In FY2016, US Customs seized more than 31,000 shipments of fake products worth nearly $1.4 billion, according to data from the US Customs and Border Protection’s annual report. ICE Director Sarah Saldana made clear the impact that counterfeit goods have on our economy:

“Intellectual property theft is not a victimless crime.
The victims are American businesses, and the employees whose
jobs are dependent on IP-intensive industries. Counterfeiting is a crime
of global proportions, and when property rights are violated,
American jobs are lost, business profits are stolen
and ultimately, consumers are cheated.”


The top items seized in 2016 were:

  • Wearing apparel/accessories (20%)
  • Consumer electronics (16%)
  • Footwear (12%)
  • Watches/Jewelry (11%)
  • Handbags/Wallets (10%)
  • Pharmaceuticals/Persona Care (8%)

Most counterfeit goods come from the People’s Republic of China. Items seized had a value of nearly $617 million, representing 45% of all seizures in 2016. Hong Kong ranks a close second with nearly $600 million or 43%.

Americans are seeing these knockoff items in online sales venues such as Amazon and Ebay. A 2016 CNBC report stated that “to unsuspecting consumers, fake products can appear legitimate because of the Fulfillment by Amazon program, which lets manufacturers send their goods to Amazon’s fulfillment centers and hand over a bigger commission, gaining the stamp of approval that comes with an FBA tag. Furthermore, Amazon’s commingled inventory option bundles together products from different sellers, meaning that a counterfeit jacket could be sent to an Amazon facility by one merchant and actually sold by another.”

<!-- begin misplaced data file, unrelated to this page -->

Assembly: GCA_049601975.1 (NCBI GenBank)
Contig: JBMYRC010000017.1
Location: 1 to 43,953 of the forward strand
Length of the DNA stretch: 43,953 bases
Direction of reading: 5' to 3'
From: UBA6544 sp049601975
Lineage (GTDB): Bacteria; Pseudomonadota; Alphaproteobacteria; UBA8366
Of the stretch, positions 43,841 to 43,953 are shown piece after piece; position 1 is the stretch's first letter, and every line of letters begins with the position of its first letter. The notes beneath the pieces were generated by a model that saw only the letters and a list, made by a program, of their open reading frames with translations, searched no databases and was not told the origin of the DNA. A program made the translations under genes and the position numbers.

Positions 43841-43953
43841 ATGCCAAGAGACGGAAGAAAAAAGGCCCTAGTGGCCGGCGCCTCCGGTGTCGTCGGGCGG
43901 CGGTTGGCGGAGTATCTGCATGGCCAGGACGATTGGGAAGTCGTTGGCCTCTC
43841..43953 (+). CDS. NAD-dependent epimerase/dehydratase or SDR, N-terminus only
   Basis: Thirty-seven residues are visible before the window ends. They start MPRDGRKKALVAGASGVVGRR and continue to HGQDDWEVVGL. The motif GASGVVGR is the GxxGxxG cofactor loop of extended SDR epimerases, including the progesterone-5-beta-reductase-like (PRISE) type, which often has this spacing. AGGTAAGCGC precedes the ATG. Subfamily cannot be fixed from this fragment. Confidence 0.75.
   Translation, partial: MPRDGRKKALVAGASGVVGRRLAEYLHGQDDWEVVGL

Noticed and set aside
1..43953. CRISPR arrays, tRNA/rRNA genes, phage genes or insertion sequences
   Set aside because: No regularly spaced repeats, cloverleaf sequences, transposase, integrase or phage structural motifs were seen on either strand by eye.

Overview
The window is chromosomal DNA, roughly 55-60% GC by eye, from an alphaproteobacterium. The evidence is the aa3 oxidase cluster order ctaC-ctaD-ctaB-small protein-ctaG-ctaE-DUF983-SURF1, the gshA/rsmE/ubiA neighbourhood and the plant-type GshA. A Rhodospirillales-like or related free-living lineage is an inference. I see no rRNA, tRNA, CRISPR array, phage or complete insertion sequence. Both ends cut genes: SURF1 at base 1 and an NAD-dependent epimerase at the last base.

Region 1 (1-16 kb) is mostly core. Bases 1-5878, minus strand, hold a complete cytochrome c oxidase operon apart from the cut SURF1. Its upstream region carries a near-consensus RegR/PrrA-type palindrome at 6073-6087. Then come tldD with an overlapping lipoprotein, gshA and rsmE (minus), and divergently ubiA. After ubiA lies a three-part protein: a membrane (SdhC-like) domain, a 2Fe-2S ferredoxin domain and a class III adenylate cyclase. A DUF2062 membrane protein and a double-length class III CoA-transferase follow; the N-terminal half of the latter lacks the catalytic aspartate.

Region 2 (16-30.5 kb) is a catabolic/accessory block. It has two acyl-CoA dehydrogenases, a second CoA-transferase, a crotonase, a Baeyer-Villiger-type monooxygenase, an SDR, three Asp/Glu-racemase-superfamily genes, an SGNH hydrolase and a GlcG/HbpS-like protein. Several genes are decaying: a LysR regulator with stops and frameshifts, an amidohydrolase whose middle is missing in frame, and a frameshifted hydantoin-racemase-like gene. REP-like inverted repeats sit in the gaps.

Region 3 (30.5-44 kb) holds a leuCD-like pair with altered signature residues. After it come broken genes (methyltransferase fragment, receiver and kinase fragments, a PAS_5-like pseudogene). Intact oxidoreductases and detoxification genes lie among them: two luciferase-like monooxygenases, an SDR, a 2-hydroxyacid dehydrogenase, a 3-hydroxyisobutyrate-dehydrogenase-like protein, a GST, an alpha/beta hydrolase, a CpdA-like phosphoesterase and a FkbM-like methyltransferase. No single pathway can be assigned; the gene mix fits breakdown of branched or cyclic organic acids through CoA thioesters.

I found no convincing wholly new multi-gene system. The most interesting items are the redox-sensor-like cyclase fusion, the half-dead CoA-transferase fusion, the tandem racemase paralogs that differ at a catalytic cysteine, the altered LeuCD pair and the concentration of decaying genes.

As a manufacturer, what can you do to protect your company from counterfeit goods? Goldin Peiser & Peiser recommends the following actions:

  • Know your supply chain. Have a policy in place for approving suppliers. Run random spot checks to make sure the supplier is remaining compliant.
  • Manufacture in-house. Use lean manufacturing and other techniques to keep cost low. If you have to outsource, work with local companies. If you do decide to outsource manufacturing internationally, split the process among several suppliers.
  • Use all the protections at your disposal, such as trademarks, copyrights, and patents. Patents offer the greatest protection.

The US government has also posted a series of archived webinars “to help US companies protect their copyrights, trademarks, trade names and patents when doing business in China” on their website.

Need help researching a potential supplier? Contact us.